17

No This is specified in the Terms and conditions of Miles and More. Specifically (emphasis mine), section 2.3.2: For each actually flown segment of a fully paid scheduled flight operated by Lufthansa, a joint operator or a Miles & More partner company, the member’s account will be credited with miles – subject to Sections 2.3.6 and 2.3.7. and ...


17

From United's website: The sale or barter or attempted sale or barter of any such mileage, certificates, awards or benefits other than as authorized and/or sponsored by United is expressly prohibited. Any mileage, certificates, awards or benefits transferred, assigned or sold in violation of the Program Rules, in addition to exposing the member to ...


16

No, you don't technically get the same status on other airlines. And it can't be requested. How it works is that Star Alliance has 2 generic levels of status - Star Alliance Gold and Star Alliance Silver. Each particular airline status corresponds to one of these two statuses. For example, if you're a Silver at Continental, you're also a Star Alliance ...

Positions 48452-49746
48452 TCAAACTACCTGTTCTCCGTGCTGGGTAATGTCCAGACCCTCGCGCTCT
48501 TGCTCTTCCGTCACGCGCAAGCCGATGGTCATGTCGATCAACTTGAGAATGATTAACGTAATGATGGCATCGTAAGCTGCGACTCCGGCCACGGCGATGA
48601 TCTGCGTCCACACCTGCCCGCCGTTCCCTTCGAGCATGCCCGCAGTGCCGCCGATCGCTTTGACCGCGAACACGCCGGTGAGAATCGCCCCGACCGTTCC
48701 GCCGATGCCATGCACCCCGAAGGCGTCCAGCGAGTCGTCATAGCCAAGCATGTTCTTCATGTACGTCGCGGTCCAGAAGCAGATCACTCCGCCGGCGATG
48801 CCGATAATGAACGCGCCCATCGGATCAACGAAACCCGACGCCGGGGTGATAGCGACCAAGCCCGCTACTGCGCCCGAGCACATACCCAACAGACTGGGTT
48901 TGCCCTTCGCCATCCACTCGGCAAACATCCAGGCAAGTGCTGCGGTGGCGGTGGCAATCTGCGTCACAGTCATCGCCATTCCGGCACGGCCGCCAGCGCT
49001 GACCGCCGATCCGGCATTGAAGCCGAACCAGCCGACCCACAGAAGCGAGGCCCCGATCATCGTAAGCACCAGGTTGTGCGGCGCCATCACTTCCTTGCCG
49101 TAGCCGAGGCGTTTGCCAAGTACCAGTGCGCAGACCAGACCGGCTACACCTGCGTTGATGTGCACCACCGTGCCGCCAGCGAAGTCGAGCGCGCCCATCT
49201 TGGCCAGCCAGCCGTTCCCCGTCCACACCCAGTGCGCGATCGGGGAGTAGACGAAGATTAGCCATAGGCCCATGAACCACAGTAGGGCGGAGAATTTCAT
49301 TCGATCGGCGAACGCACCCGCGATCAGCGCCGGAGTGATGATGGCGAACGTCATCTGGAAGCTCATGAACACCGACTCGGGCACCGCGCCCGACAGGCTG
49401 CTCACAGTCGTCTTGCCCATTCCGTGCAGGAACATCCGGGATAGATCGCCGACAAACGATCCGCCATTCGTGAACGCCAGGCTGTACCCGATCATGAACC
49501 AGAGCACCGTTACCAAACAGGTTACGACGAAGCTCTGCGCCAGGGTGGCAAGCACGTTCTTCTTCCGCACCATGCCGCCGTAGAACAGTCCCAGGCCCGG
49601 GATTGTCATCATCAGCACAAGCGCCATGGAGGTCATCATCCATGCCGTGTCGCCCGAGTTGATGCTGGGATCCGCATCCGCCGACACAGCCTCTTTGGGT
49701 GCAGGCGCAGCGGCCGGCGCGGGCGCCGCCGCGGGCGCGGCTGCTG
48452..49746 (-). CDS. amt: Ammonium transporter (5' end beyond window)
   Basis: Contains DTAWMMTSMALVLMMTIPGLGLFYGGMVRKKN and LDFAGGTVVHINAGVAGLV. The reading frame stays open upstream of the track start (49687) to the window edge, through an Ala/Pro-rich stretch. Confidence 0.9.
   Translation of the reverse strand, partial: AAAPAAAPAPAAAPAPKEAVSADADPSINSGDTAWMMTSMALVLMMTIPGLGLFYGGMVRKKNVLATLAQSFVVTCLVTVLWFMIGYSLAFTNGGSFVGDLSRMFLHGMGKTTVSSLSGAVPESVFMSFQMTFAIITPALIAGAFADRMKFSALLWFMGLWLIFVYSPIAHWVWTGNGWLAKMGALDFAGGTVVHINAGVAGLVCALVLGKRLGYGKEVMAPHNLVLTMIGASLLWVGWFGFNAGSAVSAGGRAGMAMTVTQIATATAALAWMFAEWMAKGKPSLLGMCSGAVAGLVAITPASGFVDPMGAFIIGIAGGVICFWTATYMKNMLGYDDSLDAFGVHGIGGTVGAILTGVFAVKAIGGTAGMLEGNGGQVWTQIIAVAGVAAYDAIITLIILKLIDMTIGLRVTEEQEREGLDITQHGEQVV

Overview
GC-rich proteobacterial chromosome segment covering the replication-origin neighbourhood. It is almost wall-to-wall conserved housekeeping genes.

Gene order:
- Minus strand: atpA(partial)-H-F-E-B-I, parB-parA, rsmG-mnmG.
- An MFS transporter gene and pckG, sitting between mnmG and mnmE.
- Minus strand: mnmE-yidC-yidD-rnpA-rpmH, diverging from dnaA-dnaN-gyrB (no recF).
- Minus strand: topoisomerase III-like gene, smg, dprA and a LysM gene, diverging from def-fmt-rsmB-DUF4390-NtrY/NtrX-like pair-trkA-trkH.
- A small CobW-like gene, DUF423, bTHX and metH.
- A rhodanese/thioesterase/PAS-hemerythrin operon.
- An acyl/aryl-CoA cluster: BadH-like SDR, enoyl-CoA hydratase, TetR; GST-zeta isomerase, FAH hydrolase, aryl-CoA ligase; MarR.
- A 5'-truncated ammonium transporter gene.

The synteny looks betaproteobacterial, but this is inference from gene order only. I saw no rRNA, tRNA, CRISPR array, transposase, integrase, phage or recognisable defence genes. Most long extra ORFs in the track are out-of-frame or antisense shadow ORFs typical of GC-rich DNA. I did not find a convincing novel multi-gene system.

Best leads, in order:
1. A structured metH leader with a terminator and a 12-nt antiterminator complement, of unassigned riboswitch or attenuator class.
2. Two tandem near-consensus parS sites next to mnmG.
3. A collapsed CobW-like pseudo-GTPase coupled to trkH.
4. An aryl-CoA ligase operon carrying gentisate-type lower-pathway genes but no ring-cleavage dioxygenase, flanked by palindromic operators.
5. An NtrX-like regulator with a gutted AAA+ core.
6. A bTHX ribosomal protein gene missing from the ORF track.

16

I never managed to get upgraded myself, but my supervisor's technique is as follows: He always tries to fly with one airline, collects miles and has the highest possible frequent flyer status. He arrives quite early for check-in and goes to the Business Class/frequent flyer desk, and there he just asks if it's possible to get upgraded. It seems to work ...


16

Flying Blue is the airline loyalty programme of Air France, KLM, Air Europa, Kenya Airways, Aircalin, and TAROM. The intention of the programme is to encourage you to spend more money with these airlines [instead of with their competitors], in exchange for certain benefits. SkyTeam is an airline alliance that includes all of the airlines above, plus several ...


15

No, you don't! From the terms and conditions of American Airlines AAdvantage program: You may accrue mileage only for purchased, eligible, published-fare tickets on qualifying routes used in accordance with all applicable conditions of carriage, tariffs, rules and terms of ticketing and travel. AAdvantage mileage accrual eligibility on airline ...